Old Book Reviews: Jerry McKinnis’s Bass Fishing

Jerry McKinnis' Bass Fishing

Jerry McKinnis’ Bass Fishing

As promised, I recently completed my reading of this book, which carries the sub-title, “Largemouth & Smallmouth Habits & Habitats. Tackle. Techniques. Maps,” on its cover. The book was published in 1974 (First printing), and features illustrations by Ralph Mark, and a cover credit to Bert O’Neal. Speaking of the cover, it has the somewhat unusual appearance (for a fishing book) of featuring Jerry with a big stringer of bass looking to his then wife, Nan.  She appears a couple other times in the book. The book sold for $3.95 and covered 95 pages.

The book is paperback and actually quite large, more like a magazine or a coloring book. All pictures and illustrations. of which there are plenty, are in black and white. The font is also slightly larger than normal making for a very quick read. You could easily finish this one off in a matter of hours some afternoon.

Beyond introductions and indexes, the book has 17 chapters as follows;

  1. General Characteristics and Types of Bass
  2. The Complete Tackle Box
  3. The Right Rod and Reel
  4. Monofilament Line
  5. The Bass Boat
  6. The Depth Finder
  7. How, Where, and When To Find Bass
  8. Worm Fishing
  9. Top Water Fishing
  10. Medium Running Plugs
  11. Little George
  12. Specifically the Smallmouth
  13. Stream Fishing
  14. Those Special Bass Fishermen I Have Known
  15. Get Close To Someone Who Knows
  16. Southern Fishing Spots
  17. In Closing

In reading through the book, the first thing I realized is that this is a fairly high level overview of bass fishing, with no big revelations, secrets or surprises. As such, I won’t go into detail about every chapter, as so much of what is written is simply a good introduction to the sport and its related tackle and equipment.  Instead, what you will pick up on rather quickly upon reading, and what makes this book so attractive, is the language or writing style used – just as “down-to-Earth” and “Aw, shucks” as Jerry’s personality was on his TV Show, “The Fishin’ Hole.” If you’ve seen or grown up with the show as I did, you’ll know immediately what I am referring to.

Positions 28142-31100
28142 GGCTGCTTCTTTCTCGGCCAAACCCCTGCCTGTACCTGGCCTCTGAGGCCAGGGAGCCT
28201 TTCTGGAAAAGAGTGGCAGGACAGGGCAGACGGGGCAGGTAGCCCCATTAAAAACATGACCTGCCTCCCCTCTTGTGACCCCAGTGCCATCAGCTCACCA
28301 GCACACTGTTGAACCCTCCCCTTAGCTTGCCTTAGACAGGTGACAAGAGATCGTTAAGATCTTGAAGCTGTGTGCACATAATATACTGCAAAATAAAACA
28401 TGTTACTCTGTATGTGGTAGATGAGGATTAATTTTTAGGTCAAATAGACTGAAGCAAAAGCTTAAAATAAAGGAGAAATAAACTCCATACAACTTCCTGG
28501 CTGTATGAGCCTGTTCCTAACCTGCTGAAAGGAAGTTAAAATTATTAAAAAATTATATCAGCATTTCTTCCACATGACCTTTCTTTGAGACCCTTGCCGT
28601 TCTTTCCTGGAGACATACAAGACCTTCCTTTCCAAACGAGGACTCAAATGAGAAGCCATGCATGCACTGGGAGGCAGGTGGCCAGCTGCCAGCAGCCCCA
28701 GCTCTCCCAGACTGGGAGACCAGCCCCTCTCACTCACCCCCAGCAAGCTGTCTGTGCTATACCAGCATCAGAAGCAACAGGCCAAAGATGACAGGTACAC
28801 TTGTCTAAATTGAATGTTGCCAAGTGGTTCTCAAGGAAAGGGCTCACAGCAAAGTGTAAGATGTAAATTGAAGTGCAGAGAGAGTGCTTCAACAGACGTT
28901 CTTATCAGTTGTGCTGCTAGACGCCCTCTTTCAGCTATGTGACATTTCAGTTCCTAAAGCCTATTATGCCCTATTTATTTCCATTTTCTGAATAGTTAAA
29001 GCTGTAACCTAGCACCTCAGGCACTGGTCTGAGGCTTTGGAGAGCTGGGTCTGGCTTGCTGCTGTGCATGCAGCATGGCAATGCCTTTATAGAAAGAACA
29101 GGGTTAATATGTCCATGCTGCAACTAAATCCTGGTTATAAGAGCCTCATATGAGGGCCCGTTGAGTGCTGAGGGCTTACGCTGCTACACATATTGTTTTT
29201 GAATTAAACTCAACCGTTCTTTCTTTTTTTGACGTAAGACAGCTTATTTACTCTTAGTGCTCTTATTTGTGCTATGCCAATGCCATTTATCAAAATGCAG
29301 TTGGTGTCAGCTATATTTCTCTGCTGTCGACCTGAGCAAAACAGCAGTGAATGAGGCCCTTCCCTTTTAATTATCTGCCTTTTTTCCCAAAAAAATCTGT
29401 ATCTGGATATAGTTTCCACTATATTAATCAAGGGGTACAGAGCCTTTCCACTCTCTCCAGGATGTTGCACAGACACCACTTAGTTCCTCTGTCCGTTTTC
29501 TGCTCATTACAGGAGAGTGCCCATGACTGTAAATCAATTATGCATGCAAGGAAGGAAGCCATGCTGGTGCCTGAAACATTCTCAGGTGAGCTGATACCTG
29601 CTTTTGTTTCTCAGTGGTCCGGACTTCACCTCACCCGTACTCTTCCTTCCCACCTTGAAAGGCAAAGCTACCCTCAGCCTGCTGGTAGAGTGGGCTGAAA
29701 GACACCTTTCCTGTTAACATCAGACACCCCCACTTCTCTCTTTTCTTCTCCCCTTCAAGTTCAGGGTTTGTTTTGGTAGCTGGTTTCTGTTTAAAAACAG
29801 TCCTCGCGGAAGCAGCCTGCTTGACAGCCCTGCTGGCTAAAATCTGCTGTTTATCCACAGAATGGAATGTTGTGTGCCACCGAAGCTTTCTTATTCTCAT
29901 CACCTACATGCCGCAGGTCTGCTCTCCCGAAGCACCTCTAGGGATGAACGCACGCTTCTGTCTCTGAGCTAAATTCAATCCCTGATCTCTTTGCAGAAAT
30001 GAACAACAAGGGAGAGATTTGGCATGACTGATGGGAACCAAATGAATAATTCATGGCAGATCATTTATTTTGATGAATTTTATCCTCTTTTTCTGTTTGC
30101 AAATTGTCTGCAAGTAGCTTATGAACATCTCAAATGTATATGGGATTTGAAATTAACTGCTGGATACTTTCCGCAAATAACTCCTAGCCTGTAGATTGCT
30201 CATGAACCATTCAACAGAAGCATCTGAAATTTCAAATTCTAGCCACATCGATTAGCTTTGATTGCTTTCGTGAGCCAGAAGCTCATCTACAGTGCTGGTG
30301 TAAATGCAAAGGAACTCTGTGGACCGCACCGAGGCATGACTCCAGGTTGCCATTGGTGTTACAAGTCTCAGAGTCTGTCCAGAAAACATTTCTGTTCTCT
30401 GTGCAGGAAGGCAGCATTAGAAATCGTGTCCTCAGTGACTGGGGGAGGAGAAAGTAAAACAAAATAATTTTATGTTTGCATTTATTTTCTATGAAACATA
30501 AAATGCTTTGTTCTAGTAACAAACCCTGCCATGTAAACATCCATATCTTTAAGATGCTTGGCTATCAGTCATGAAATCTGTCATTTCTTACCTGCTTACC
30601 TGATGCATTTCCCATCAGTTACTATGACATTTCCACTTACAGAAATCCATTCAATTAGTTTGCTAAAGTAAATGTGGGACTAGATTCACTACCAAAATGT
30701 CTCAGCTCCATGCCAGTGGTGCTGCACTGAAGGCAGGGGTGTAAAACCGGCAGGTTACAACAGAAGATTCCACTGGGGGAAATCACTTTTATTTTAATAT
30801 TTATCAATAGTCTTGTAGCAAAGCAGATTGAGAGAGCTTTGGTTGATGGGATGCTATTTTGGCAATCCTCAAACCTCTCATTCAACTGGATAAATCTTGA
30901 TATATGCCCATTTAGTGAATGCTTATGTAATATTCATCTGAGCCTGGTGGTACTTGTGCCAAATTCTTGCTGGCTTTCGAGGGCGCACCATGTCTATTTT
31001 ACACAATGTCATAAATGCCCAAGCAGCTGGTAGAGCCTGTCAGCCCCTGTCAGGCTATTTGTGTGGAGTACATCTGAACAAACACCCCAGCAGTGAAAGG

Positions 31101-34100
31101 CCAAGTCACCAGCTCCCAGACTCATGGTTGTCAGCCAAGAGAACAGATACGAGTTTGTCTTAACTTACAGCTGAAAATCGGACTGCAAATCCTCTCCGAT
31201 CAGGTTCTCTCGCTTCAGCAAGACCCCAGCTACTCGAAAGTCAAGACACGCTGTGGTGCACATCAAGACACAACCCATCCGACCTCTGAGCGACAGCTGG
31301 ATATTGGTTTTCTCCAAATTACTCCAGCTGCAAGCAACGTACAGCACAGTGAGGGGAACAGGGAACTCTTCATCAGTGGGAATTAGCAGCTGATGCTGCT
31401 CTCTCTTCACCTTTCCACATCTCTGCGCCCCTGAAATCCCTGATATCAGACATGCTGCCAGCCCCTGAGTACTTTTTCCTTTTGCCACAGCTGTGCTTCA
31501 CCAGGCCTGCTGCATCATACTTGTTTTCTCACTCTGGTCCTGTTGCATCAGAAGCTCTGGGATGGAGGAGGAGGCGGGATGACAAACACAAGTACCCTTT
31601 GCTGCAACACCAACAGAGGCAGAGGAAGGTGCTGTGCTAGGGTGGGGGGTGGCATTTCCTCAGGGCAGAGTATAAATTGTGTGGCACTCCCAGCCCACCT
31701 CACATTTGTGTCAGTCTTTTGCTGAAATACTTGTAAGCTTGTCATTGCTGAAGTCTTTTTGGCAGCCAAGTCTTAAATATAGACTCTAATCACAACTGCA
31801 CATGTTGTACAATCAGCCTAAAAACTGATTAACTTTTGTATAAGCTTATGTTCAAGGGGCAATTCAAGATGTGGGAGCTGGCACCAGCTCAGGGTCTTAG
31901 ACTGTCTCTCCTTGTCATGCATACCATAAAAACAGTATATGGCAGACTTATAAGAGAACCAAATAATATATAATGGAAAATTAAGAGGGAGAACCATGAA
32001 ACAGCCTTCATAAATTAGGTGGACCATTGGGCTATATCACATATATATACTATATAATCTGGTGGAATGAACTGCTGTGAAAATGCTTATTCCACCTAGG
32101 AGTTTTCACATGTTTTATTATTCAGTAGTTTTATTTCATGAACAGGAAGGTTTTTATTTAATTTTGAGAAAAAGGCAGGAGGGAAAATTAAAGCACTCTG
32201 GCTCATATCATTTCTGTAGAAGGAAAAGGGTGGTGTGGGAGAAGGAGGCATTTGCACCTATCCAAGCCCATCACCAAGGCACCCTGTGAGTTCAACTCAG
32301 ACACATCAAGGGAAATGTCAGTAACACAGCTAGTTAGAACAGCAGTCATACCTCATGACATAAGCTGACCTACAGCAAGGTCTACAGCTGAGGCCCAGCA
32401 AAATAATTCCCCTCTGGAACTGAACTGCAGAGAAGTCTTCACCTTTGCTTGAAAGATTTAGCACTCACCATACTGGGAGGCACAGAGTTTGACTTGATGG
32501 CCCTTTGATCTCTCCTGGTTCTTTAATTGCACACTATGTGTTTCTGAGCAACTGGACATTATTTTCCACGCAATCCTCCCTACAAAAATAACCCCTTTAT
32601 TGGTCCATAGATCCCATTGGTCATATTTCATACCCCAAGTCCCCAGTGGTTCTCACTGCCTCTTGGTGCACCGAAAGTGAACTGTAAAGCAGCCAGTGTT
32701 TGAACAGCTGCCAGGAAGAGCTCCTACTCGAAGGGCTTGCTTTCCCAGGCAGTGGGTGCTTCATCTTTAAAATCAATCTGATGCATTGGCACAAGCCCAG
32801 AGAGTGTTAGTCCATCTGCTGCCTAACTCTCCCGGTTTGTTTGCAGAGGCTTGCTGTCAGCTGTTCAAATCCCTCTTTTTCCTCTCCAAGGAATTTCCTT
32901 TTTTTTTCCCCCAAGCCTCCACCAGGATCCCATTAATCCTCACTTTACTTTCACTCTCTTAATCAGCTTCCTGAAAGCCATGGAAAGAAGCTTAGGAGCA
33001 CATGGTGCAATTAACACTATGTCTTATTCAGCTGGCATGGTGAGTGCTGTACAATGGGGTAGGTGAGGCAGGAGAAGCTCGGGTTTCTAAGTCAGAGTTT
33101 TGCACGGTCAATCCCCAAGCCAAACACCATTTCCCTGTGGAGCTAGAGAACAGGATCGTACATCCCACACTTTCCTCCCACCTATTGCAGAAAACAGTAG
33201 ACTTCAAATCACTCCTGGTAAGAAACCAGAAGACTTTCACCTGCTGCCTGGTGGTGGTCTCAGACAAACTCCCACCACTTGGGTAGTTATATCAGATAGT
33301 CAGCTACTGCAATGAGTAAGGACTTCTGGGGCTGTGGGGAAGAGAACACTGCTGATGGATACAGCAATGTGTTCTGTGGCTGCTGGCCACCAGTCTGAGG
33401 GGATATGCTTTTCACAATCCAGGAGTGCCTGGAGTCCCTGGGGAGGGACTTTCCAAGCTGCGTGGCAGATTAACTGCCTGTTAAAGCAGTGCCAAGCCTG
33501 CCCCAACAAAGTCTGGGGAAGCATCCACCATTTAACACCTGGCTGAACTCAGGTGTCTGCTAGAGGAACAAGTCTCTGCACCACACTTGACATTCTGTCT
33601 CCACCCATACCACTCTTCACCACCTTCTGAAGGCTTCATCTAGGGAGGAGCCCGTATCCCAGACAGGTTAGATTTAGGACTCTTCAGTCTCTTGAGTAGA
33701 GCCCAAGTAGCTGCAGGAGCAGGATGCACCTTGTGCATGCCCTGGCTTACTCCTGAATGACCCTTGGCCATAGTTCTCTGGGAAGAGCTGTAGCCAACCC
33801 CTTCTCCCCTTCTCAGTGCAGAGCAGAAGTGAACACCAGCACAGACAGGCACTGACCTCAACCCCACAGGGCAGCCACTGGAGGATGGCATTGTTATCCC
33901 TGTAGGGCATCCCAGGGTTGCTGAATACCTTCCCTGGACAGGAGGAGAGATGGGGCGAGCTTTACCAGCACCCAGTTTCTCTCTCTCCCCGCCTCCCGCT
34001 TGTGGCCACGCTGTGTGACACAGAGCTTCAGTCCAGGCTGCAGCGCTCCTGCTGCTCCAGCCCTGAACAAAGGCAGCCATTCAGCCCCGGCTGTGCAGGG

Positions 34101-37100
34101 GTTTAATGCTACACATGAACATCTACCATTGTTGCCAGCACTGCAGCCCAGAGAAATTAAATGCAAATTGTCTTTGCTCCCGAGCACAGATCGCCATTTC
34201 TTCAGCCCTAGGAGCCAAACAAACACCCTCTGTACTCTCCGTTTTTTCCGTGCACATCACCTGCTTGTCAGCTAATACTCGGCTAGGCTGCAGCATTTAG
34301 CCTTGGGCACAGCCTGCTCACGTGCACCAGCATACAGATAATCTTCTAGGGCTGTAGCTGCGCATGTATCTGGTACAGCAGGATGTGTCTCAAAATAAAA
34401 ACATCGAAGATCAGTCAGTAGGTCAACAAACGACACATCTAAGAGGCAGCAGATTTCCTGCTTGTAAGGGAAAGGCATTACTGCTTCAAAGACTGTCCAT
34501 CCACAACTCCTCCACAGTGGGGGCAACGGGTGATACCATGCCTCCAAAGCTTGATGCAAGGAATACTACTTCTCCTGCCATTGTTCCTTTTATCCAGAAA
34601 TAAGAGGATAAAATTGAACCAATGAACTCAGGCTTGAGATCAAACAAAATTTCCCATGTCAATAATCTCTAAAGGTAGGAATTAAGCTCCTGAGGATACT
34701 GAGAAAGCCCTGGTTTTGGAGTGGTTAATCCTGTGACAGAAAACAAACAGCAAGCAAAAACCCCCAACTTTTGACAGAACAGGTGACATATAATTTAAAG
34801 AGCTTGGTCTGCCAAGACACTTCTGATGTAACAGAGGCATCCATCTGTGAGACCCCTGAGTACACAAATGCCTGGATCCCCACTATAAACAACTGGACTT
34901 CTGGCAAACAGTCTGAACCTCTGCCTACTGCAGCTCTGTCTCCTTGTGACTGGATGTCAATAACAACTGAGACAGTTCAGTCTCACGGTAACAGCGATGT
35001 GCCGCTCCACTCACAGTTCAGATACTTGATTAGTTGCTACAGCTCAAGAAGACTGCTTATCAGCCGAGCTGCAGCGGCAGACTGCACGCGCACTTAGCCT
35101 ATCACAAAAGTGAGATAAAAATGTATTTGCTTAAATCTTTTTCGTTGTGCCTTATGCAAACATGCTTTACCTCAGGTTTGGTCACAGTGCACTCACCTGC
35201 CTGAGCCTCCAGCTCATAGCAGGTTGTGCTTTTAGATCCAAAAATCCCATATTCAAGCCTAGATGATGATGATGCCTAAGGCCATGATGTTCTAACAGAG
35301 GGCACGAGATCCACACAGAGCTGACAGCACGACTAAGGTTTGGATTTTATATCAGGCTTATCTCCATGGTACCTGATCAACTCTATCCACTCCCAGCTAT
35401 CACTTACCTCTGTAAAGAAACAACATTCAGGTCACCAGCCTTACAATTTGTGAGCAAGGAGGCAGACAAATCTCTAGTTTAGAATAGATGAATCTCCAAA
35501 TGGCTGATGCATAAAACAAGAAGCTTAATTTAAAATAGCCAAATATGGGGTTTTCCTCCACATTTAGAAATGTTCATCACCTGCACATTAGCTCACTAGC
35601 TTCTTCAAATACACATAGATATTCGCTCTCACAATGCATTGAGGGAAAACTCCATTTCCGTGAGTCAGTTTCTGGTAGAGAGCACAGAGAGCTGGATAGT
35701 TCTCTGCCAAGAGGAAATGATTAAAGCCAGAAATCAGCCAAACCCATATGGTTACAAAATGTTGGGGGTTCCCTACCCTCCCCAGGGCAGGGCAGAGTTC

In the introduction, Jerry states, “Now I would like to let you in on an honest-to-goodness secret here at the beginning, and that’s there are no miracle hooks, miracle baits, or miracle anything else in this bass fishing game, and don’t ever let anyone tell you differently.” That pretty much sets the tone for the entire book that follows. Some more examples of this “down home” style of writing include the following;

  • “If it sits for over a couple of months, again please take my advice and change it” (on the subject of line).
  • “Do me a favor and go ahead and buy a $400 or $500 boat trailer, with big wheels and heavy-duty construction” (advice to not to skimp on a trailer for your expensive bass boat).
  • “Don’t mean to be hurting anyone’s feelings, but when a fellow tells me the “dog days” are here, I can just assume that the fish have left the banks, gone to a little deeper water, and only the bottom fishermen (using plastic worms, jigs, etc.) are doing any good (on summer bassing).
  • “I guess it’s about time I got to talking about plastic worms which are, without a doubt, the most prolific bass catchers ever to come into the fishing picture.”
  • It’s really kind of a shame that we’ve waited so long in this book to get into the subject of this fish, because he’s the king of the bass family, without a doubt (on the smallmouth).
The late Bill Rose

The late Bill Rose

Those examples should give you a good idea of the laid back nature in which this book is written, and you can easily “hear” in your head Jerry speaking these words as you read them. A couple sections though that are worth mentioning a little about. In “Those Special Bass Fishermen I Have Known,” Jerry names Glen Andrews (“probably the best bass fisherman I have ever known”), Roy Murski, and Bill Rose. Jerry credits Bill as the guy he learned the most from, and he credits Bill with developing the “suspended bass” theory, a very common pattern in Ozark waterways that featured clear water and acres of submerged trees.

Select Lake Maps from the book.

Select Lake Maps from the book.

Another mention needs to be made about the “Southern Fishing Spots” chapter, which features mini lake maps showing ramps, creeks and even the best fishing areas on the lakes. Lakes covered include Eufala (AL), Bull Shoals and Crooked Creek (AR), St. Johns R. (FL), Seminole (GA), Barkley, Cumberland, Center Hill and Dale Hollow (KY-TN), Santee (SC), Smith Mountain (VA), and Livingston, Rayburn and Toledo Bend (TX).

In closing, outdoor writer Tony Dean credited Jerry with saying in a seminar once, “I think we all take this fishing too seriously.” After reading this book, you can’t help but come away with the same feeling.

Ed. Note: While the story mentions “Roy” Murski, we believe that is a typo that got repeated several times in the book. In fact, “Ray” Murski is likely the correct person of interest. Unfortunately, we lost Ray a few years back. For more on him, see the following Bassmaster piece: Bass fishing loses Icon in Murski